Three men were charged with hate crimes after police said they yelled antisemitic statements to four people standing outside a New York synagogue, damaged a car and attacked two Jewish teenagers.
Haider Anjam, 20, and Ashan Azad, 19, both of Brooklyn, were arrested Wednesday on charges of harassment and aggravated harassment as a hate crime, according to the New York City Police Department.
Anjam faces an additional charge of menacing as a hate crime.
The NYPD announced Tuesday that Danial Shaukat, 20, also of Brooklyn, was arrested on a charge of aggravated harassment as a hate crime. He has since been arraigned on additional charges, including assault as a hate crime and harassment, according to the Brooklyn District Attorney's Office. His bail was set at $5,000 or $2,500 case.
It was not clear Thursday if the suspects had attorneys. Anjam and Azad had not been arraigned as of Thursday.
The men are accused of pulling up to Agudath Israel of Sixteenth Avenue in the Borough Park neighborhood of Brooklyn on Saturday night in a blue Toyota Camry and yelling "anti-Jewish statements" at a group of four men outside the synagogue, police said.
A criminal complaint said the men yelled "Free Palestine. We'll kill all the Jews."
The four men who were outside the synagogue went inside and locked the door, at which point the men in the Camry got out of the car and started banging on the door, police said. The suspects then kicked the side-view mirror off a 2014 Audi Q7, causing more than $250 in damage, said police, who released surveillance video of the incident.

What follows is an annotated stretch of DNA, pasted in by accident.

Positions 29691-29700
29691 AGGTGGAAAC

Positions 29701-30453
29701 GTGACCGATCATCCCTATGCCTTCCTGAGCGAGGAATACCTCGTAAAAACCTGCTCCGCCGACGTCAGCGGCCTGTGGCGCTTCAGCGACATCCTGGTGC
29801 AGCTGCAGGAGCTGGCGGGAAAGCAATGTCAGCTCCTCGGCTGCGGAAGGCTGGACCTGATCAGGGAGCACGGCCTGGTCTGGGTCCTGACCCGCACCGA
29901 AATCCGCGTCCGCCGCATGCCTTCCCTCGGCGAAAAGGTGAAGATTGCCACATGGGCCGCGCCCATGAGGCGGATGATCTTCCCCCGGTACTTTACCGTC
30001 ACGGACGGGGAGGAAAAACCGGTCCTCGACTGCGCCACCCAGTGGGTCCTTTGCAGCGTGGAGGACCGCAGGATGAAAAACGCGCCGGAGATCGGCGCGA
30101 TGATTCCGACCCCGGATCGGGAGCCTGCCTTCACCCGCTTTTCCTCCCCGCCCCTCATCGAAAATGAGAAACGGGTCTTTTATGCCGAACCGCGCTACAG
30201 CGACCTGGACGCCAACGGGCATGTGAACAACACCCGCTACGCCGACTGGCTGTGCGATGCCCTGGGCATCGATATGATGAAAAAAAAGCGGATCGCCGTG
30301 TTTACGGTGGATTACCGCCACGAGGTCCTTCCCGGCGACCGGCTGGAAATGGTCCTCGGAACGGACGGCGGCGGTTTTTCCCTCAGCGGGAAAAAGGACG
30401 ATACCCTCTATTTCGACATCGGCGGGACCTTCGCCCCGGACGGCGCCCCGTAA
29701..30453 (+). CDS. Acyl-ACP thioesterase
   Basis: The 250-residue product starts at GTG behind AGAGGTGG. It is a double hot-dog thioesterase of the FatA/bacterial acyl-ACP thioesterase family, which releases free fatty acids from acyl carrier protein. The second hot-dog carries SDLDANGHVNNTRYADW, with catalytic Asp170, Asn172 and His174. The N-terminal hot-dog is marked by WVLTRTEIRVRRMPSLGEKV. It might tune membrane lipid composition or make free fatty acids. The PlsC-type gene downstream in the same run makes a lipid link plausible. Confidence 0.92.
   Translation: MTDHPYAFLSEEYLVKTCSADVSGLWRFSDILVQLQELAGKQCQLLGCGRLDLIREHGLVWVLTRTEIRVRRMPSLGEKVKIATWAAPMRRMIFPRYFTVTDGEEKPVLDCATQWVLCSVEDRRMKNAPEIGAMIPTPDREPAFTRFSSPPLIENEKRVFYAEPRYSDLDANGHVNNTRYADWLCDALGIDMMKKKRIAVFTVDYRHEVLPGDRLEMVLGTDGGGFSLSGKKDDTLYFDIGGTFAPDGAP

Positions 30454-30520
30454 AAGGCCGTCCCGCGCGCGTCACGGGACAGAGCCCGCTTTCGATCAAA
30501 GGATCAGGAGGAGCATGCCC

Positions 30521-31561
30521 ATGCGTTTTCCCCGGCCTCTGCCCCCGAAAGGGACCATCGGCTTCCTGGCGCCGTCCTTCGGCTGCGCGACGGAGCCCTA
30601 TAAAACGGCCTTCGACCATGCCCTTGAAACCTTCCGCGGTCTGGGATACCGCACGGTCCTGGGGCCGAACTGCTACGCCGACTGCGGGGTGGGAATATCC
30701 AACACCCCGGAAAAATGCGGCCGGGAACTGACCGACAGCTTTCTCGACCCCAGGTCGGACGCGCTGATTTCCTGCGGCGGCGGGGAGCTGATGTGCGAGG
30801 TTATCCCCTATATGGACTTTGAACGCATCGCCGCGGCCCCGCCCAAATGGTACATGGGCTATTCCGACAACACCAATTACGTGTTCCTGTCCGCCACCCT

Police said the same three men are suspected of confronting two Jewish teenagers shortly after harassing the men at the synagogue, NBC New York reported.
The criminal complaint against Anjam said he and at least one other suspect demanded one victim declare "free Palestine," and when the victim didn't they struck him on the face, head and lip multiple times with a closed fist and put him in a chokehold.
Anjam and at least one other suspect then asked another victim to declare the same thing, and when he didn't, they struck him on the back of the head with closed fists, the criminal complaint said.
The incidents come as an apparent uptick of antisemitic vandalism and incidents across the country, reported to police and shared on social media as deadly fighting between Israelis and Palestinians escalated in the Middle East.
Mayor Bill de Blasio said Sunday that the NYPD would be out "in force in Jewish communities to protect people."
And Gov. Andrew Cuomo on Monday directed state police to increase patrols at downstate synagogues, schools and other Jewish community facilities.
"I am sickened by the series of anti-Semitism acts in New York City and across the state," Cuomo said in a statement. "This behavior does not represent who we are as New Yorkers, and the cowards responsible for these despicable acts are only seeking to divide and intimidate us — but we will never let hate win."